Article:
• Structure and characteristics of the product; and
  • Operational capability and the sophistication of the borrower or end-user.

The findings of the Task Force acknowledged the need for term rates or equivalents for 3 product classes:

(1) Trade & Working Capital Products (including discounting/letters of credit, supply chain finance, etc.);

(2) Export Finance & Lending in Emerging Markets; and (3) Islamic Finance. Please see the conclusion of the findings of the Task Force in the table below (Source: BoE Use Cases of Benchmark Rates: Compounded in Arrears, Term Rate and Further Alternatives)

Products Client Breakdown Details Definition Balance % Recommended Rate (By UK RFR WG)
Bonds / Loans / Trade Large Corporate / Leverage Sponsor / Leverage / Large Corporate Corporate deals / Sponsor lead acquisitions / recapitalizations with a deal size £25m 50% Compounded in Arrears
Loans / Trade Mid to Large Corporate / Specialist Finance Financial Institutions Banks, insurance providers, asset managers, funds, hedge funds and broker dealers 40%
Mid to Large Corporates Annualized revenue >£25m and deal size £10m - £25m
Social Housing Lending to Social Housing firms
Education / Local Authority Lending to schools / Higher Education / Local Authorities
Project Finance Financing a major independent capital investment
Real Estate Commercial Real Estate firms
Export Finance / Emerging Market Export Finance Funding to outsized capital expenditure with export finance guarantee 10% Term / Alternative Rate
Emerging Market Lending to emerging markets
Mid Corporate / Private Banking & Retail Mid Corp Annualized revenue >£6.5m and <£25m. excludes="" specialized="">
Small, Micro Size Enterprise Annualized revenue <>
Retail Mortgages Retail clients
Wealth / Private Bank Offers Banking and affluent clients, families and fiduciaries based in the UK, offshore or emerging markets
Product Exception Trade & Working Capital Trade & Working Capital All Trade & Working Capital products including discounting / Letters of credit, supply chain finance, etc.
Islamic Finance Islamic Finance Islamic facilities forbid interest payments on loans

As of March 2021, regulator-endorsed Term RFRs are not yet available. For SONIA, the administrator for the term rates has not yet been finalised. For SOFR, there is no certainty on the status of the availability at the associated timelines for Term SOFR.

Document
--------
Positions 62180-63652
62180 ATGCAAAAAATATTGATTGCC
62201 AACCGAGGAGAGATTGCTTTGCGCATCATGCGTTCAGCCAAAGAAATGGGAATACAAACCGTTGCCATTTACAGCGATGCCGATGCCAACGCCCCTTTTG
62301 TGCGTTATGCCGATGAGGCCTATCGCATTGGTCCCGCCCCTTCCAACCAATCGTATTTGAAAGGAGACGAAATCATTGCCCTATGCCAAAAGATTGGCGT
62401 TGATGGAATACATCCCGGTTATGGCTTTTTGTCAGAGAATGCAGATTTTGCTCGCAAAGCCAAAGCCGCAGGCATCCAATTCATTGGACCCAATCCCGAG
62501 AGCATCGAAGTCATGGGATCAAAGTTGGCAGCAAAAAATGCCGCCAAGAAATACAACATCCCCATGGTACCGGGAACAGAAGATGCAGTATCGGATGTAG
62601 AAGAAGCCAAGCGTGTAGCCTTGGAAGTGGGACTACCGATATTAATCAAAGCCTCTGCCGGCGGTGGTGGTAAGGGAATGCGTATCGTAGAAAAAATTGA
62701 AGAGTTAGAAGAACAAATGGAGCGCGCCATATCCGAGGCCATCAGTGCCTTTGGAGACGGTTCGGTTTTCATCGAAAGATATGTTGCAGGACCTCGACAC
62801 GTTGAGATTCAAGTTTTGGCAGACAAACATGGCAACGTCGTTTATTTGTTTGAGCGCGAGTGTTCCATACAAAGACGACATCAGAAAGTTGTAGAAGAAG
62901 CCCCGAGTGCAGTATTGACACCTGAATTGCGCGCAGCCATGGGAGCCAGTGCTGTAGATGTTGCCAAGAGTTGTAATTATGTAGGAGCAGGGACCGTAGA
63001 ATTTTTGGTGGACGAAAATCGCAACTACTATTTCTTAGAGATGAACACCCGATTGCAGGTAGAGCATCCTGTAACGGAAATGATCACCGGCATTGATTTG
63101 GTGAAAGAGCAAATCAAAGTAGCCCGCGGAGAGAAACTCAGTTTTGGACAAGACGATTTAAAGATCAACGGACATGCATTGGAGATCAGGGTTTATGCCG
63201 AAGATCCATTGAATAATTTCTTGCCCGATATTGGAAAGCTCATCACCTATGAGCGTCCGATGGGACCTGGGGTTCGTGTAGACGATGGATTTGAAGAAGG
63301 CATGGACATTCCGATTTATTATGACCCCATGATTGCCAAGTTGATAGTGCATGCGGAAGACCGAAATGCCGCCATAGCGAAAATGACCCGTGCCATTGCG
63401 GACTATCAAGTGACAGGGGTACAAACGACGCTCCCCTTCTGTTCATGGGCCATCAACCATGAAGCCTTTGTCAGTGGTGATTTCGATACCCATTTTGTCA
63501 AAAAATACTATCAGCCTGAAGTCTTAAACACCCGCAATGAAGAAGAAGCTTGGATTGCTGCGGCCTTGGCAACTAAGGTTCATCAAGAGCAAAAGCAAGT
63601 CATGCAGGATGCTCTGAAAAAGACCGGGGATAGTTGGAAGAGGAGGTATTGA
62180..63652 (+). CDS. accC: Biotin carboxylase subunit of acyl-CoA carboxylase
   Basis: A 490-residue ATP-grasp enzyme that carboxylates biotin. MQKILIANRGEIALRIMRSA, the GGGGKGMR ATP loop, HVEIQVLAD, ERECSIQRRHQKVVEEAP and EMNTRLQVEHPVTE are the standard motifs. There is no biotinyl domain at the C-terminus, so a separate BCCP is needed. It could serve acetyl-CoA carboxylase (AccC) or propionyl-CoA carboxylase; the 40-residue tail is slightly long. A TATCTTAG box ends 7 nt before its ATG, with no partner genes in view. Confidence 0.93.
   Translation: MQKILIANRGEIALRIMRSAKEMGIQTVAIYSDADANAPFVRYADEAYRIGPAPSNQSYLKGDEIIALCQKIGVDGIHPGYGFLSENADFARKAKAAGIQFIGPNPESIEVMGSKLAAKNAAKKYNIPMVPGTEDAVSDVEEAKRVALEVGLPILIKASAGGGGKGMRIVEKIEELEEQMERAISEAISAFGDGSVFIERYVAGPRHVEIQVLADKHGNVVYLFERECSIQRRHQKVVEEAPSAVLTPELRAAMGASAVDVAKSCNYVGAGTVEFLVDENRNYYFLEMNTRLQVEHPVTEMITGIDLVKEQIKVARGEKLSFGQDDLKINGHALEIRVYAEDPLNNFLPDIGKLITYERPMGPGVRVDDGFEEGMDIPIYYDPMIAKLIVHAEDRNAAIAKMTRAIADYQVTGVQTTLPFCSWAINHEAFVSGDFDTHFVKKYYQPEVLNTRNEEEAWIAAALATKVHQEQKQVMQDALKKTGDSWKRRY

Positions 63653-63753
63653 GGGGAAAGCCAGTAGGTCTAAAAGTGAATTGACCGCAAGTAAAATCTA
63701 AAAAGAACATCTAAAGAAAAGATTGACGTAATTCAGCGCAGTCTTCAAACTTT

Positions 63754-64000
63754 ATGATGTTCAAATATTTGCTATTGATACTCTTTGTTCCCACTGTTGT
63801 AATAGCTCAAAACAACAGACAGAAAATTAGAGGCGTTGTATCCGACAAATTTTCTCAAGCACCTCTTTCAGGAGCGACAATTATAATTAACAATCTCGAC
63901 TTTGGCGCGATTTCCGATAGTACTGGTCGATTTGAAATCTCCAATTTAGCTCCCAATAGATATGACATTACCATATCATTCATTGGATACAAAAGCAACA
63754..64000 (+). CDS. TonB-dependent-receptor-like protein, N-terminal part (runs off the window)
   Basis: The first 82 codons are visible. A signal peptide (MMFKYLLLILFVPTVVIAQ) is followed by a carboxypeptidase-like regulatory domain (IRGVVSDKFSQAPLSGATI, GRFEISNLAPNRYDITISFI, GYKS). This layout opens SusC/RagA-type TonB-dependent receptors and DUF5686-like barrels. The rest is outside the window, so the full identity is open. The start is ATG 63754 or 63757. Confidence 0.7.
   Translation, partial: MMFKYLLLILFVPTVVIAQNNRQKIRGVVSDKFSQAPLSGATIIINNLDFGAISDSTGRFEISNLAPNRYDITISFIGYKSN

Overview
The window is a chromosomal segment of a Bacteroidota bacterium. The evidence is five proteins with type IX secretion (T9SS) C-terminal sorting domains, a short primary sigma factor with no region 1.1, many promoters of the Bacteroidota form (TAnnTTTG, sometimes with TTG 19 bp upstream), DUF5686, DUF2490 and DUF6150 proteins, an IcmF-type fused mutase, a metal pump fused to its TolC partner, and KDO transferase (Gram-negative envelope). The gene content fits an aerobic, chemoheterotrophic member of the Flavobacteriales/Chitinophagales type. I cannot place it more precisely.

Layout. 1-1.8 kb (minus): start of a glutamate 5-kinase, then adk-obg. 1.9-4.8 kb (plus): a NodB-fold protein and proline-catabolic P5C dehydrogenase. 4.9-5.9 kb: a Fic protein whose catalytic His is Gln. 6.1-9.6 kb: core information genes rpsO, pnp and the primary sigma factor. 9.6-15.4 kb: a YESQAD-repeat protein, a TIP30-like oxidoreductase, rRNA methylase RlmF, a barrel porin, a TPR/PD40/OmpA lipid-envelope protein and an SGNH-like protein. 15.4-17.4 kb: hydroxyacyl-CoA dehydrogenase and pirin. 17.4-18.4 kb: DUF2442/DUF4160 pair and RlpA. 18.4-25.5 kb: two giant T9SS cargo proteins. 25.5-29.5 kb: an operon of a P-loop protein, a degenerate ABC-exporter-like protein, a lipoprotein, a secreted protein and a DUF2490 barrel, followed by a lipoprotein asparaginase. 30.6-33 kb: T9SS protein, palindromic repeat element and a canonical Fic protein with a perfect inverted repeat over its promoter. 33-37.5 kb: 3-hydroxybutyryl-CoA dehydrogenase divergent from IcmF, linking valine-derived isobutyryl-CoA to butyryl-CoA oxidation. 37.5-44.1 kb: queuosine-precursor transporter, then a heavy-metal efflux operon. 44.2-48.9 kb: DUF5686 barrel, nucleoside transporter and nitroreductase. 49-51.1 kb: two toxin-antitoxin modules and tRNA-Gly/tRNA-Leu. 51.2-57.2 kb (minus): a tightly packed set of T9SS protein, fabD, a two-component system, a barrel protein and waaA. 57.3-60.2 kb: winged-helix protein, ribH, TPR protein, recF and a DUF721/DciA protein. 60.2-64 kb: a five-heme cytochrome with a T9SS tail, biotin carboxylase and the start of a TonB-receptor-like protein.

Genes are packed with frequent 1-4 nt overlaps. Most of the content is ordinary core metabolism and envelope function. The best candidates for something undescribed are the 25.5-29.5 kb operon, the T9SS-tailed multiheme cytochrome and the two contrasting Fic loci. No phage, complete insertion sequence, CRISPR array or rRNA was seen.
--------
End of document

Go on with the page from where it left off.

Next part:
3.6 Is FAB planning to offer alternative rates apart from RFRs?

The FCA, in its Conduct Risk during LIBOR Transition Q&As states that “counterparties less familiar with interest rate markets may have a better understanding of Bank Rate, the Bank of England’s monetary policy rate, than of SONIA” (Source: FCA Conduct Risk During LIBOR Q&As). Hence, FAB may offer Bank of England Base Rate instead of SONIA for some products (including some regulated mortgages offered by its branch in the United Kingdom).

As noted by the FCA, “the relationship between Bank rate and SONIA has been fairly stable over recent years, with movements in SONIA being highly correlated with Bank Rate (which has tended to be a few basis points higher than SONIA)”. Therefore, the credit adjustment spreads used for transactions on a “Base Rate + Spread” setup may not be the same as for those on a “SONIA + Spread” setup.

Pertaining to question 3.6, FAB is monitoring the market closely for updates on the term rates for RFRs and their usage for the 3 product classes mentioned (trade & working capital products, export finance & lending in emerging markets and Islamic finance).

4. Legacy Contracts and Fallbacks

4.1 What happens to existing contracts when LIBOR disappears?

The UK FCA will not compel the current LIBOR panel banks to contribute submissions for LIBOR calculation beyond 31 December 2021. The FCA has also announced the cessation and loss of representativeness dates for LIBOR (see question 2.3). In a scenario where IBORs cease to exist, interest rates and other parameters related to the specific product may be determined based on the Terms and Conditions (T&Cs) pertaining to the permanent cessation of IBOR noted in the Contract. In the absence of such T&Cs, FAB intends to follow applicable regulatory and industry guidelines and attain mutual agreement when replacing IBORs.

4.2 What is fallback language?

Fallback language refers to the legal provisions in a contract that apply if the underlying reference rate in the product (e.g. LIBOR), is discontinued or is unavailable. The FSB’s Official Sector Steering Group (OSSG) has recommended that market participants both understand their contractual fallback arrangements and ensure that those arrangements are robust enough to prevent potentially serious market disruptions in a LIBOR cessation event. Fallback language typically involves 3 main components: trigger, benchmark replacement and benchmark adjustment spread. The triggers define scenarios that allow the fallback language to come into effect. Benchmark replacement defines the rates that the facility falls back on. Benchmark adjustment spread defines the methodology / formula / terms / fixed credit adjustment spread between the outgoing (L)IBOR and the incoming RFR.